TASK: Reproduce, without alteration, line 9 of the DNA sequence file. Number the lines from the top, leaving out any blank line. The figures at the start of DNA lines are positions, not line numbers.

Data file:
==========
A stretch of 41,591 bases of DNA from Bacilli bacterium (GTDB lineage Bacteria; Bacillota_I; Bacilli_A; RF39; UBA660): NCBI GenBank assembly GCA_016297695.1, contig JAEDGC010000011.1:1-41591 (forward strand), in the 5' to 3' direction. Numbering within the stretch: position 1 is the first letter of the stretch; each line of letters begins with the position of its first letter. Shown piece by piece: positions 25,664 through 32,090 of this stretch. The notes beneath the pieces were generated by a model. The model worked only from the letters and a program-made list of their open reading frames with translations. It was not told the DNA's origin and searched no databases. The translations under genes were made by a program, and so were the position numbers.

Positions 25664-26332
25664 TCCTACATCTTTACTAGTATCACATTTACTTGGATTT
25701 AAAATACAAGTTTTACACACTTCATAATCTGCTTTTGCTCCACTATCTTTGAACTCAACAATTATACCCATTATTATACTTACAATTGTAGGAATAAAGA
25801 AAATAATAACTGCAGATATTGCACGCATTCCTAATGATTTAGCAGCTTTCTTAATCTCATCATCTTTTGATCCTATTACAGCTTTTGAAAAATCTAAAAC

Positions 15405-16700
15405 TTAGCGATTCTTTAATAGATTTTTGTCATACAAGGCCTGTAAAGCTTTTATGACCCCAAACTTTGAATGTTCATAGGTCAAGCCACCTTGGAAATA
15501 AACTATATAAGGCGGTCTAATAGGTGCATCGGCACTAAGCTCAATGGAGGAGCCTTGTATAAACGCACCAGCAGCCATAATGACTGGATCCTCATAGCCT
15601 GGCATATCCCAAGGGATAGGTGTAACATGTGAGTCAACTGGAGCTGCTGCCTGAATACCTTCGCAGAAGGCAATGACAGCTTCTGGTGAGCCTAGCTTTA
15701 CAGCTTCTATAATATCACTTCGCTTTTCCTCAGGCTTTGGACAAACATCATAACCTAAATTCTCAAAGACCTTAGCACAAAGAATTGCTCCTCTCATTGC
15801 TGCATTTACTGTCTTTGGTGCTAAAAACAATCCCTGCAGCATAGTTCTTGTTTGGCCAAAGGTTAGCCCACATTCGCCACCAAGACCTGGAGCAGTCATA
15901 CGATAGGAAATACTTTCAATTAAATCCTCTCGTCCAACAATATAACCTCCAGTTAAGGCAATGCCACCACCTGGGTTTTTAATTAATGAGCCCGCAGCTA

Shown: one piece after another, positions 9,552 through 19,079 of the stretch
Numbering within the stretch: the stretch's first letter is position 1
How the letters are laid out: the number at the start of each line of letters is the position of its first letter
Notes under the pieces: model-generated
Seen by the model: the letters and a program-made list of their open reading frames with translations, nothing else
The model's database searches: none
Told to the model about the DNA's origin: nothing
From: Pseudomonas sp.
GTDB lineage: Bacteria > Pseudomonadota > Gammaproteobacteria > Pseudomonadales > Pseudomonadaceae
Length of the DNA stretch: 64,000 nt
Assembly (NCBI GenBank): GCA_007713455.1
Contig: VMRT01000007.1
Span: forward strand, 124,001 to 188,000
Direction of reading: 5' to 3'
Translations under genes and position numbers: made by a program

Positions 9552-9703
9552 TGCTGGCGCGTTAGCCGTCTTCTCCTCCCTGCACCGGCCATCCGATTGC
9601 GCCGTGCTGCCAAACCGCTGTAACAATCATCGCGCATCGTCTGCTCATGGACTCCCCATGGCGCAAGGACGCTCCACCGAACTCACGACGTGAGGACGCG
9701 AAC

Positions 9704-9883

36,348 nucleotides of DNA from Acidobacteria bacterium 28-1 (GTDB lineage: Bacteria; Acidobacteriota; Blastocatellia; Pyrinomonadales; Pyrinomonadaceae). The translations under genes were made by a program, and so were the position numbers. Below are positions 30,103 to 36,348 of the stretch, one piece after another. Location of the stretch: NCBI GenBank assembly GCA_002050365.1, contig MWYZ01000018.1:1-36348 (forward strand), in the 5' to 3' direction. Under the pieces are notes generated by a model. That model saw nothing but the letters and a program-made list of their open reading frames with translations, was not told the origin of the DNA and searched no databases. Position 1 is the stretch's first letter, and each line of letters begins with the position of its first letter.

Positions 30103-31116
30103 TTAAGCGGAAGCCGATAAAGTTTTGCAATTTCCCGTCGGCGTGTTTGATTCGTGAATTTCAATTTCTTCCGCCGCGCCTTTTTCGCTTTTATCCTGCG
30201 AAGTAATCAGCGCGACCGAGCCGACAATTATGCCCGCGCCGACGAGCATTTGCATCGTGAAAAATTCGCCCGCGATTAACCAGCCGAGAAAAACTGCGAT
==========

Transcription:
15601 GGCATATCCCAAGGGATAGGTGTAACATGTGAGTCAACTGGAGCTGCTGCCTGAATACCTTCGCAGAAGGCAATGACAGCTTCTGGTGAGCCTAGCTTTA